Rider’s goal is to eventually land an overseas contract that could potentially pay upwards of $20,000 a month. Lee said teams in China and Dubai have expressed some interest, but all want to see him playing first. The hope is that the Fresh afford him the opportunity to compile some video evidence.
A 90-minute face-to-face meeting with Rider convinced Fresh owner Jay Bowdy to sign him. “I understand that he’s made mistakes, he had his chance and he flunked on it for whatever reason,” Bowdy said. “But the reason why I took him is because unless you mess up with me and I see it … then I’m not going to not accept you because of what you did 10 years ago. That’s a long time and there’s so much you can learn from your experience from that.”
Bowdy, 26, said Rider will be one of the two highest-paid players and the Fresh also are providing him with an apartment. But that doesn’t mean Rider will be banking much money. Sixty percent of the pay for players and coaches, Bowdy said, comes from each night’s merchandise and ticket sales. The team will practice and play its home games in a high school gym and practices are scheduled at night so players with day jobs can attend.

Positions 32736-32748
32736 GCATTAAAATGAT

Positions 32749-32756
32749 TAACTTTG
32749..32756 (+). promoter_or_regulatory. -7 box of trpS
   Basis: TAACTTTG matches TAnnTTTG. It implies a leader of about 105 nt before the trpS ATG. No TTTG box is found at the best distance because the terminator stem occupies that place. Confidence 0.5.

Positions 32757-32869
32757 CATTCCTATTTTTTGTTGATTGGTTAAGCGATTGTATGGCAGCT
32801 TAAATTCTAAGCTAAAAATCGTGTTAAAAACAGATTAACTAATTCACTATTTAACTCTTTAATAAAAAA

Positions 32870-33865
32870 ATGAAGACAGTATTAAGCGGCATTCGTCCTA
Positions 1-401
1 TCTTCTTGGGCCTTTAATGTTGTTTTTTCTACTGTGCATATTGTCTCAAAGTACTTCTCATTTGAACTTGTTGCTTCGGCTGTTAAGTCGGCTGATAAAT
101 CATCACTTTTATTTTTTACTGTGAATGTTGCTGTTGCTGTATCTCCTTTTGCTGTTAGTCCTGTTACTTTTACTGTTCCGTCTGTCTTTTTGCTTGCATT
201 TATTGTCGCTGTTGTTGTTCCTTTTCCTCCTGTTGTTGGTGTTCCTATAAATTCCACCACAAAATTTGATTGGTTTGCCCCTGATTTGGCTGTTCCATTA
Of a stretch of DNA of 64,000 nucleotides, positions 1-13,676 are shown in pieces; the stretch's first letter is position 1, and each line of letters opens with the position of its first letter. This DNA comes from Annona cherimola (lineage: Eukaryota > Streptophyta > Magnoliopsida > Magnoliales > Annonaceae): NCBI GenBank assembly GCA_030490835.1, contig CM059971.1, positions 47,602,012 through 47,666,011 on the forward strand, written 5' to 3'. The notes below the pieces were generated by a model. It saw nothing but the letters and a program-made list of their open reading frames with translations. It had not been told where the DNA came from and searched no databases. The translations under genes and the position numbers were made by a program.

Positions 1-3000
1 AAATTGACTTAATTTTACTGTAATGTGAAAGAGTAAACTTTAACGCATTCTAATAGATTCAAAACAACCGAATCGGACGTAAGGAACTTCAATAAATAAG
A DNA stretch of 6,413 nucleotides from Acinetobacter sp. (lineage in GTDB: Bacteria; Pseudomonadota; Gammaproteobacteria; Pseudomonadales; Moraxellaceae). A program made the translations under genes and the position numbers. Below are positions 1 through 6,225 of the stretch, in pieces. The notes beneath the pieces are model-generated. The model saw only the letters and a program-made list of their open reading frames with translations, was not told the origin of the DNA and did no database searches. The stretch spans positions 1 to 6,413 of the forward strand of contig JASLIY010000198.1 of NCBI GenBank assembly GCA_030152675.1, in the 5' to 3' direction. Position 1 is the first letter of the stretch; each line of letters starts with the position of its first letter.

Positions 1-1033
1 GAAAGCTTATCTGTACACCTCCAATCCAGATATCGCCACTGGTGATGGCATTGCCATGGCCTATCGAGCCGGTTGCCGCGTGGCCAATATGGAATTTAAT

“Just give me a gym with a nice floor and I’m good,” Rider said. “It’s a long way from practicing at [Trail Blazers owner] Paul Allen’s house in Seattle, but it’s still good though.”
Rider also thinks he’s still good enough to prove he can at least play overseas, where he could land a better contract.
“Money is green everywhere,” he said. “I have a gift and I feel like I got to do what I got to do. God gave me a gift, and I feel like I should be able to play basketball for as long as I possibly can.”
Rider still has dreams he can make it back to the NBA. Most NBA general managers see his chances as just that: a dream. One Eastern Conference executive said it would be “almost impossible” for Rider to earn another job in the league at his age.
Rider needs to work on his conditioning, but Bowdy said he is only about 10 pounds over his NBA playing weight of 215. He also liked what he saw from Rider’s first practice. The first game for the Fresh is Nov. 22.
“He still has his tenacity and no-lose attitude,” Bowdy said. “I was impressed. I will be scared to see what he does to my players when’s he’s in shape.”
Just two months ago, Rider claims he pulled off his famed “East Bay Funk Dunk” that won him the 1994 dunk contest. He says he did so in a park. While wearing jeans. The video of the dunk he provided, however, makes it questionable, at best, whether the rim was the regulation 10 feet.
Still, Rider remains undeterred. “I’m the best player in the world not playing,” he said.
For now, Rider has pledged to stay out of trouble and continue working toward his goal. In addition to playing for the Fresh, he’s nearly finished filming a documentary about his life. The film will focus on Rider’s struggles after he left the NBA. Only one part of the documentary is left to be shot.
Somewhere in an old gym in North Texas, Isaiah Rider continues to search for the right ending.